Justifiably, Wells and other Black suffragettes took offense when Willard said in an 1890 interview with the New York Voice, “‘Better whiskey and more of it’ is the rallying cry of great, dark-faced mobs. The safety of [white] women, of childhood, of the home, is menaced in a thousand localities.” She also implied that Black people were drunks who “multiplied like the locusts of Egypt.” Susan B. Anthony herself said, “I will cut off this right arm of mine before I will ask for the ballot for the Negro and not for the woman,” seemingly forgetting that there were women in the world who also happened to be Black.
Wells, realizing that her allies were as dependable as a wet rag, took her plight overseas. She spoke to British audiences about what an immense problem lynching was for Blacks in the American South. European audiences couldn’t believe that white American suffragists didn’t speak out against these crimes and gave Willard an opportunity to defend herself in a live debate with Wells in 1894. Ida, not one to be bested, came with receipts and pulled out a copy of the 1890 New York Voice interview at the debate. Game. Set. Match.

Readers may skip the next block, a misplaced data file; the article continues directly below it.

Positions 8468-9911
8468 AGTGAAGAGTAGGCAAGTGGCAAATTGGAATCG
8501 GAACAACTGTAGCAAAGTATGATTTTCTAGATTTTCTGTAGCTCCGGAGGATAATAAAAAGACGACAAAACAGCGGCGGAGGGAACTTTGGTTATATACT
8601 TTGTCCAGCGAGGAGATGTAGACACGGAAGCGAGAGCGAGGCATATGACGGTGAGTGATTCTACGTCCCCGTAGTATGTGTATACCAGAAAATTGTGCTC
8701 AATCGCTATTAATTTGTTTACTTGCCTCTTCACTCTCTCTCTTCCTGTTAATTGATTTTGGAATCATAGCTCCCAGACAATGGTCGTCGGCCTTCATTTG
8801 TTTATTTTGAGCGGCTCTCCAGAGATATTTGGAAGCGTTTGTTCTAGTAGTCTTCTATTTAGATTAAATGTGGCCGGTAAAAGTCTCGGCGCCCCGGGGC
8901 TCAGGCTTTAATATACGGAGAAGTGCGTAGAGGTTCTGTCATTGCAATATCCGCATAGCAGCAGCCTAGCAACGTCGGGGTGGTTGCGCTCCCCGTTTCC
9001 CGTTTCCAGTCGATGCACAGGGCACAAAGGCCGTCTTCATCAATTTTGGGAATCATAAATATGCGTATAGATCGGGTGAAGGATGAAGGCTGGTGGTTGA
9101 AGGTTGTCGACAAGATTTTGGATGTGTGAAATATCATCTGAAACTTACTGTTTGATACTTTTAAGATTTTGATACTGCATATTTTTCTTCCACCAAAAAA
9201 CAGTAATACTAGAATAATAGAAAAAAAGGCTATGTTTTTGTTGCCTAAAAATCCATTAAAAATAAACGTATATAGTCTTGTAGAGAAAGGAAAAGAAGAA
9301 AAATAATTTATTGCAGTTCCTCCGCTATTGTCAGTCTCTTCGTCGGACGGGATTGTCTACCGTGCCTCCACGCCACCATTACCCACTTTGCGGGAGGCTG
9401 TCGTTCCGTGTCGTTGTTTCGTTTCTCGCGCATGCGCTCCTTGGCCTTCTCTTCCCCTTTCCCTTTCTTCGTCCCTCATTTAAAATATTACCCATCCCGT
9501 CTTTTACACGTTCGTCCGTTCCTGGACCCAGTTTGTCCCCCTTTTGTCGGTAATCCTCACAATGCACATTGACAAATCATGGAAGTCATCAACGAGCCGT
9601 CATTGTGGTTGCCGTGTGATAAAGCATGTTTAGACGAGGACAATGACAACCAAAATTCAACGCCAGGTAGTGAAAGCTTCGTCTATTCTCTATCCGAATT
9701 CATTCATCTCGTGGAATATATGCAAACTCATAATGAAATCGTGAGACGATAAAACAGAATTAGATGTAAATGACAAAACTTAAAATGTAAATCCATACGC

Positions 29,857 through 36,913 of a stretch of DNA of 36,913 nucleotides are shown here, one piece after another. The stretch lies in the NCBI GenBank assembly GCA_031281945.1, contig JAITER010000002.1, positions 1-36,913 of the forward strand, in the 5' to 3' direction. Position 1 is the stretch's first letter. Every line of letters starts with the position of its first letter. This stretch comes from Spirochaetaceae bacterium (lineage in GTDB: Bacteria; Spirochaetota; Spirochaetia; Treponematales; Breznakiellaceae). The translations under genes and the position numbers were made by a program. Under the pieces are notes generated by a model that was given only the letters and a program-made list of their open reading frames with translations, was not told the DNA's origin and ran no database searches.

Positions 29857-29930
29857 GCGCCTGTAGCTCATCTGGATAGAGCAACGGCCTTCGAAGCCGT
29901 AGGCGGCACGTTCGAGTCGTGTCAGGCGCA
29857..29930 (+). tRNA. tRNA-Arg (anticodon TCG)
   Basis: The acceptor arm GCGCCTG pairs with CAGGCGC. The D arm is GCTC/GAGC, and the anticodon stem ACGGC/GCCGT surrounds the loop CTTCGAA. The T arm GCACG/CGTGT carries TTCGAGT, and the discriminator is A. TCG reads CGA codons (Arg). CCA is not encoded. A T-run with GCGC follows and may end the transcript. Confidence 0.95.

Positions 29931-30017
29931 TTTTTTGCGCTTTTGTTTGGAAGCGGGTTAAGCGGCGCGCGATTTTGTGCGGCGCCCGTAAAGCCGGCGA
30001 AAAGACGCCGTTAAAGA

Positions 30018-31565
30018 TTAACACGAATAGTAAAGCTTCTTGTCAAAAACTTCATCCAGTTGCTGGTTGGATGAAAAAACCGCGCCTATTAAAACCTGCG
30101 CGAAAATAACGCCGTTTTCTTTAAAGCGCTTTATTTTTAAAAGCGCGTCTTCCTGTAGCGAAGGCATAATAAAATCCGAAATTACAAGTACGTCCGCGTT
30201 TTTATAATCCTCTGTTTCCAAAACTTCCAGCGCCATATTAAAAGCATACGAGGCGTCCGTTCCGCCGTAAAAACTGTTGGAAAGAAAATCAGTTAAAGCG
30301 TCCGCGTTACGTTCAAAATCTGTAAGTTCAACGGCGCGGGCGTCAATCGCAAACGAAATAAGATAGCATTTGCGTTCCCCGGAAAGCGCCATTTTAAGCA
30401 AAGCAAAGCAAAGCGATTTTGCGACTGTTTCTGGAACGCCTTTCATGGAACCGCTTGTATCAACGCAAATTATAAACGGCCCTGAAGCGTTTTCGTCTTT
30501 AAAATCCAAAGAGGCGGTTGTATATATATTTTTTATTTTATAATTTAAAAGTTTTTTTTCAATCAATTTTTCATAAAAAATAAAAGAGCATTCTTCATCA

5Nobody puts Ida in a corner.
Speaking of racist pseudo-allies, after her beef with Willard and Anthony came to a head, Wells threw her full support of women’s suffrage into her local Alpha Suffrage Club in Chicago, where she lived at the time. After catching wind of a suffrage parade in 1913, Wells brought her delegation all the way from Chicago to Washington D.C. to march in solidarity.
When they arrived, the organizers of the parade told Ida and her cohorts to march in the back of the parade because, well, racism. When Ida and the Alpha Suffrage Club protested, they were told to walk in the back or not at all. They asked the Illinois Suffrage Club to back them up, but found no support from women who were practically their neighbors. Wells, a true champion of principle, told the organizers that her chapter would not walk. The parade went on as planned, but if you thought Ida B. Badass Wells was done, think again. Once the parade began, Ida marched to the front, hopped the barricade, and marched with the white delegation from Illinois.
Happy birthday, Ida B. Wells. Thank you for everything.